The easiest way to join the Clubhouse app is by invitation.

Here's How To Get An Invite To The Clubhouse App With Celeb Users Like Drake

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The Clubhouse app is generating serious hype in the world of social media due to its unique formula and celebrity user base. Designed to emulate having random conversations with strangers, albeit in a virtual setting, it's unsurprising the social media platform has skyrocketed in popularity, with some users likening it to a mix between HouseParty, TikTok, and LinkedIn. Considering Clubhouse is all about networking, it's built a reputation on exclusivity — and creating an account is a little harder than simply tapping "download." Here's how to join the Clubhouse app and tune into conversations with celebs like Drake, Tiffany Haddish, Elon Musk, Mark Zuckerberg, and Oprah.

When you're looking for it, keep in mind the app's full name is "Clubhouse: Drop-in audio chat," and as of publication on Feb. 24, it's only available for iOS users through the App Store. Since launching in April 2020, it's seen explosive growth. According to Statista, the app's users went from 600,000 in December 2020 to 2 million users in January 2021. The voice-only app draws inspiration from an in-person social setting where you'd potentially talk to large groups of people you don't know.

The main issue with joining Clubhouse is that it is currently invite-only, which means the easiest way to create an account is to have a Clubhouse member send you an invite. Clubhouse did not immediately respond to Elite Daily's email inquiring if new members with invites are automatically accepted and able to make accounts right away. You can also sign up for the wait list. To do so, download the app and then choose the option to reserve a username. Once you've filled out your information, including your real name, you can submit your request to join and wait for Clubhouse to let you know when you have a friend who can invite you on the app — but there are no guarantees you'll be admitted quickly.

Given the long process to gain entry to the app, Clubhouse has said it has plans to roll out the app to the general public in the future. One reason it cites for moderating how many users can join is that the app is technically still in beta and it wants to iron out any issues as it continues to grow. In a July 2020 blog post, the creators of Clubhouse wrote, "We are building Clubhouse for everyone and working to make it available to the world as quickly as possible." Elite Daily reached out to Clubhouse inquiring about a timeline for a public rollout of the app, but did not hear back by the time of publication.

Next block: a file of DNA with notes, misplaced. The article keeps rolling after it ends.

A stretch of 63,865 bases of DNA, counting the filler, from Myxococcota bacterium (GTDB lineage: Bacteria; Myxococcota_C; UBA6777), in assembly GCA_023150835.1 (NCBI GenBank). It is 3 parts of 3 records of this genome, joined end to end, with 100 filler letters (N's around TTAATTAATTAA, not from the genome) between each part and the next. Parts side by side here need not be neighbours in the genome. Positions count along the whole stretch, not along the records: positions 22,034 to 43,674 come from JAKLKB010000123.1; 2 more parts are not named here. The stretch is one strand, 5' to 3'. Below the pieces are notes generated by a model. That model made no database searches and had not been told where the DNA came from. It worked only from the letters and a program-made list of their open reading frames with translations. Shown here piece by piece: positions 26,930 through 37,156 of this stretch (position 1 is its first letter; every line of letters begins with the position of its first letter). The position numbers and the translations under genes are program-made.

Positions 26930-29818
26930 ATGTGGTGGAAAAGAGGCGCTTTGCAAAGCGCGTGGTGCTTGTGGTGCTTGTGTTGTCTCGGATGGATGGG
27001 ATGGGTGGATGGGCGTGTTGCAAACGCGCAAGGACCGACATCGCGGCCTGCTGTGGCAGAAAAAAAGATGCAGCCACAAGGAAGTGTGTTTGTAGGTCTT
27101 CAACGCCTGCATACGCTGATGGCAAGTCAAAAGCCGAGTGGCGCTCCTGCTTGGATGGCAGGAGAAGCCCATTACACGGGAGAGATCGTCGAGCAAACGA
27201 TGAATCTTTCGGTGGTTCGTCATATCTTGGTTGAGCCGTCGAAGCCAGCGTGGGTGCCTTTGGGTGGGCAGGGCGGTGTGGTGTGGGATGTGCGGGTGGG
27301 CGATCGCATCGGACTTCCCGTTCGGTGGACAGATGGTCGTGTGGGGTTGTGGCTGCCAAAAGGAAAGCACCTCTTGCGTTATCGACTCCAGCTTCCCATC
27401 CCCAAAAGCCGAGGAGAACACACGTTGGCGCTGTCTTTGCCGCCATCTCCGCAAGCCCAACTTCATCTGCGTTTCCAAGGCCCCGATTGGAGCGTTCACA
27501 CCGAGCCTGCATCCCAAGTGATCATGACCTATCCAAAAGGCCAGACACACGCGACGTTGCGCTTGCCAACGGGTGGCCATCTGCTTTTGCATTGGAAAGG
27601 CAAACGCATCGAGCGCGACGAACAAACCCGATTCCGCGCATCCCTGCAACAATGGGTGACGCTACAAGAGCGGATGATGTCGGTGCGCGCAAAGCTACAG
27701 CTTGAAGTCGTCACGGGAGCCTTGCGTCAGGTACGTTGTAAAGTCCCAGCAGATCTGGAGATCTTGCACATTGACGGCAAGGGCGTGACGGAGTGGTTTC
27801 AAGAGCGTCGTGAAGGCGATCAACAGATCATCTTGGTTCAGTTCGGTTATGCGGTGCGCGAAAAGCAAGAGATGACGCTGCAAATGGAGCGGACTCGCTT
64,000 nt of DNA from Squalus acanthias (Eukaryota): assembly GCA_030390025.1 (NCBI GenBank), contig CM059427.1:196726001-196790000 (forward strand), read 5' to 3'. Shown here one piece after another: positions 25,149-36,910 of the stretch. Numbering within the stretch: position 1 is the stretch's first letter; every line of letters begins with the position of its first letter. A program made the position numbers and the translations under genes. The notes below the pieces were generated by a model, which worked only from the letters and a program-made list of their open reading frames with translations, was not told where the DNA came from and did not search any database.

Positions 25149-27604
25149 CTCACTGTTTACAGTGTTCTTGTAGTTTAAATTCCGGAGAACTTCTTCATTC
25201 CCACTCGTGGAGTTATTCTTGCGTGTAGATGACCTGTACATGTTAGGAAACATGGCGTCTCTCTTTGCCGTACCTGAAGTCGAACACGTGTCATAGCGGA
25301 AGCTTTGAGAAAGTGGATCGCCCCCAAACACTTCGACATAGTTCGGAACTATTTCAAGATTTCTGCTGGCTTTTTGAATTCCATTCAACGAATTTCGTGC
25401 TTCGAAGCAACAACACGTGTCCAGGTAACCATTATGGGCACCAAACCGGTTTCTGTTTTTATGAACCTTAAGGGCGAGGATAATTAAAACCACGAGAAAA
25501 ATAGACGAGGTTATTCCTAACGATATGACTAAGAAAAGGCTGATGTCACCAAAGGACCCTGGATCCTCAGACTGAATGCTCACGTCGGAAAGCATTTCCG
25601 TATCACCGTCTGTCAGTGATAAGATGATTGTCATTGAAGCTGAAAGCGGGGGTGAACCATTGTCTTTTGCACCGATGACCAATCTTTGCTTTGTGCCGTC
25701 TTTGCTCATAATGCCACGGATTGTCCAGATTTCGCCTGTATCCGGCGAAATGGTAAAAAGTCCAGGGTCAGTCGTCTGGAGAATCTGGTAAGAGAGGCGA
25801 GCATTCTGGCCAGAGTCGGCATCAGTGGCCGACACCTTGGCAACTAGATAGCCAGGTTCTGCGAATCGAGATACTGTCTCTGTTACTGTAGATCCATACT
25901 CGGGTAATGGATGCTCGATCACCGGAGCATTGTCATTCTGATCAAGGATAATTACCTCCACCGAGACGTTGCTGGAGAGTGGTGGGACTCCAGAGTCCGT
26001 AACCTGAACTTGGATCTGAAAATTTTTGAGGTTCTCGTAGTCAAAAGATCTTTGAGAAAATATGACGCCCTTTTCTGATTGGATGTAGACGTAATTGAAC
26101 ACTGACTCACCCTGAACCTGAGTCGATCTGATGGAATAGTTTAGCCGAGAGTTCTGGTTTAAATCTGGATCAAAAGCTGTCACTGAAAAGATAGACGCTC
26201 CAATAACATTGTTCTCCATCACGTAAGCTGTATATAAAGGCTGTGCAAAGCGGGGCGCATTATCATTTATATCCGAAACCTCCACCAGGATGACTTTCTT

In Clubhouse, you're able to flit in and out of "chat rooms" where you can hear random people or famous figures discuss different topics like culture, race, music, and film. You can join and leave conversations when you choose or moderate your own "room." If you find people or topics you're interested in, you're able to follow them and will see scheduled panel talks show up on your feed. Instead of showing videos, Clubhouse focuses on the audio by sharing users' profile pictures, bios, and voices — and celebrities like Tiffany Haddish, Ava DuVernay, Kevin Hart, Elon Musk, 21 Savage, and Scooter Braun are some of the many public figures who've joined.

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As it's skyrocketed in popularity, the app has already faced security issues. Conversations technically disappear after the talk is over, but the app has said it's currently working on fixing security issues after one user reportedly recorded conversations and posted them on a third-party app. A spokesperson told Bloomberg on Feb. 21, 2021 that there are new "safeguards" in place to prevent this from happening again, but did not specify what they were. Clubhouse did not immediately respond to Elite Daily's inquiry about the breach and the new safeguards.

Only time will tell when Clubhouse will open the app to the public, but in the meantime, wannabe users should consider tapping their friends for a coveted invite.